As space is a primary consideration, if I haven't sold you on a German set of limited availability, then N scale would be the best alternative. If your child is using an under-the-bed train board, as described in my article on train tables, then N would be my first choice after TT Scale. N scale "feels" small, but remember that children have smaller hands than we do. N scale is the only scale other than TT which will fit more than one concentric oval on most children's' train boards or tables. In N scale a Kato set would be my first choice, followed by either a set from Athearn or Walthers. Remember, stick to inexpensive trains, they're good tools for teaching responsibility without undue financial risk.
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Playing it Safe with HO?
You need to be aware that once you've discarded TT and N as options, you're not going to have much flexibility in layouts for a small train board or bunk bed train table. The minimum curve radius is too big. For bed-sized layouts in HO, a single oval or figure eight is about all you'll be able to do. Experienced modelers build small "switching layouts". I don't regard them as suitable for younger children.
HO scale would be my third choice. Sadly most parents just pick up any cheap HO set available at the national toy store chain. But if you prefer to give your child quality toys I'd go with one of the Atlas Trainman HO sets. If the Atlas set is a little too expensive, then I'd look at sets from Bachmann or Walthers.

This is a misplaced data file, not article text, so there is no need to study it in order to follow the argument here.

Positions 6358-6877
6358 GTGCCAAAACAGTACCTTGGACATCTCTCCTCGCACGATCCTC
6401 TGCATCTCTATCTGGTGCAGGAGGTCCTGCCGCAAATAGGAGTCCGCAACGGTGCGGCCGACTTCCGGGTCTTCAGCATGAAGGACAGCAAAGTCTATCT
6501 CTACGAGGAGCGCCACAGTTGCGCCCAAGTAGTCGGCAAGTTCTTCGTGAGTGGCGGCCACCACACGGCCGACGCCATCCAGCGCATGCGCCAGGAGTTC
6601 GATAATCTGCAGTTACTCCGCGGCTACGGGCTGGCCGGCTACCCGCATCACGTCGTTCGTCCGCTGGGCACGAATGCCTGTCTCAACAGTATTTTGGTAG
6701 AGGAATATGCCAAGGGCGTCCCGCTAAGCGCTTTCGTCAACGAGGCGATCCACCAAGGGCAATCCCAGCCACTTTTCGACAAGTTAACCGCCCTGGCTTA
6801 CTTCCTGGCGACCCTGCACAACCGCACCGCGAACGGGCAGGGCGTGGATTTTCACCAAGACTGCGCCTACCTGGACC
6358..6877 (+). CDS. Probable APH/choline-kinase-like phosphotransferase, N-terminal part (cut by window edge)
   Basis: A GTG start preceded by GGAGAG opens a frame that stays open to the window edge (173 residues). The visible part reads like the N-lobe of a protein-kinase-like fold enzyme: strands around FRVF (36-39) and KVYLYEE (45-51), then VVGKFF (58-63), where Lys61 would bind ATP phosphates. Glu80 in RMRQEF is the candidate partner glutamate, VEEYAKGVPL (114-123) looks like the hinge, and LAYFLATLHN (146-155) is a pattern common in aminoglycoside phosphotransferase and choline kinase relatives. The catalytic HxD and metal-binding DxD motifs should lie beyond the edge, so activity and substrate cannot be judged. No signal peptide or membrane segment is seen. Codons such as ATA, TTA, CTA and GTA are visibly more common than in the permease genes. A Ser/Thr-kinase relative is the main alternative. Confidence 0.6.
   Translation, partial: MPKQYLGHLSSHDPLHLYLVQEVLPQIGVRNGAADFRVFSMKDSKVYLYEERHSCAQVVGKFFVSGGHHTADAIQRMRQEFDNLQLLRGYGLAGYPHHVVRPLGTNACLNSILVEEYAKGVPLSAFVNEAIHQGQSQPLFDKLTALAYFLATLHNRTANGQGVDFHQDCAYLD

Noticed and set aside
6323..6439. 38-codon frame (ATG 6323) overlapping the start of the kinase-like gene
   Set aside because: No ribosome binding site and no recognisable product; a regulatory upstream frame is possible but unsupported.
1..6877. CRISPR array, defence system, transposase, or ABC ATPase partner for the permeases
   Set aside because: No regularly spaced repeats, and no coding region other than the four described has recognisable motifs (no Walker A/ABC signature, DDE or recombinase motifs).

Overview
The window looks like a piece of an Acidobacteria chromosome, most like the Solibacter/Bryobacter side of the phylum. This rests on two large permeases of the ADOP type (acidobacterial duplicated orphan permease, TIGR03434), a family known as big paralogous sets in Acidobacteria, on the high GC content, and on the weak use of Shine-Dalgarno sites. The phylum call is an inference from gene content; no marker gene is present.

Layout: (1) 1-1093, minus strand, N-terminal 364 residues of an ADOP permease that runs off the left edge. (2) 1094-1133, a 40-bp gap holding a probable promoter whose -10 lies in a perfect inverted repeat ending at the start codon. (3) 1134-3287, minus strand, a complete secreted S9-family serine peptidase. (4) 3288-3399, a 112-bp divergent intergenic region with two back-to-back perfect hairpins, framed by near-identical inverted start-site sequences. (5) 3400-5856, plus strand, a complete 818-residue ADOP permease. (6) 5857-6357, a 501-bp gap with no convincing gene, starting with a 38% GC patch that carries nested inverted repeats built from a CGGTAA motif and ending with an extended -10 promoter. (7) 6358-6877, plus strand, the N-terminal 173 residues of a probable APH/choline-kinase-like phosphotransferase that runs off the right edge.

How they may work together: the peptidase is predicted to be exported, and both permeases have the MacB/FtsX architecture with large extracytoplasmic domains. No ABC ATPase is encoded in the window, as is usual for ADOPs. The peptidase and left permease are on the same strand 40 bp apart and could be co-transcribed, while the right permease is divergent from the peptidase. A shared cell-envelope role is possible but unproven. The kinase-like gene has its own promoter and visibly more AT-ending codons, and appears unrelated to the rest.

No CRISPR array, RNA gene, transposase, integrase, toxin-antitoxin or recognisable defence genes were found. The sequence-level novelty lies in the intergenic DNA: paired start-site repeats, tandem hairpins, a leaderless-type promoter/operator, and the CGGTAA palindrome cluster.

08 of 11
Three Reasons I Don't Recommend O Scale for Children
Basically, size, strength required for setting them up, and AC transformer power are the reasons I wouldn't buy an O scale set for a child. As I developed the material on O scale for this article, there was so much to say that I decided it needed its own article. I cover the issues in detail in an O scale issues article. I personally like O scale, but I don't think it's a good choice for children today.Continue to 9 of 11 below.
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On30: Another Unusual Recommendation
Okay, now that I've bashed the venerated American icon three-rail O scale, let's see how much farther afield I can stray. Here's another completely off-the-wall idea from the guy who's top choice for a kids' set is a Tillig TT Startset from Germany. If your child happens to be fascinated with old-fashioned trains, take a look at Bachmann's On30 train sets. These are narrow gauge O scale trains, which means that they have the size of O scale but they run on HO scale track. Subsequently, you can make layouts with tighter turns, requiring less space. The trade off is that these sets don't come cheap. But if Victorian era trains are something you enjoy, then perhaps you'll find sharing them with your child a worthwhile expense.
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You're the Parent
Children may have their own ideas, but then they're not in a position to understand your budget or why they can't cover their entire floor with train tracks... permanently. I've given you the pros and cons of various scales, with regard to their use by children. Making the choice based on your child's whims may make them happy in the moment, but might only serve to frustrate them in the long term.
Not long ago I saw a father and son in a train shop. I overheard the father telling the salesman that he'd made an under-the-bed board for his son's O scale train set. I observed how unhappy this little boy looked every time he pointed at track pieces of interest to him, only to hear his father say, "It won't fit on your board."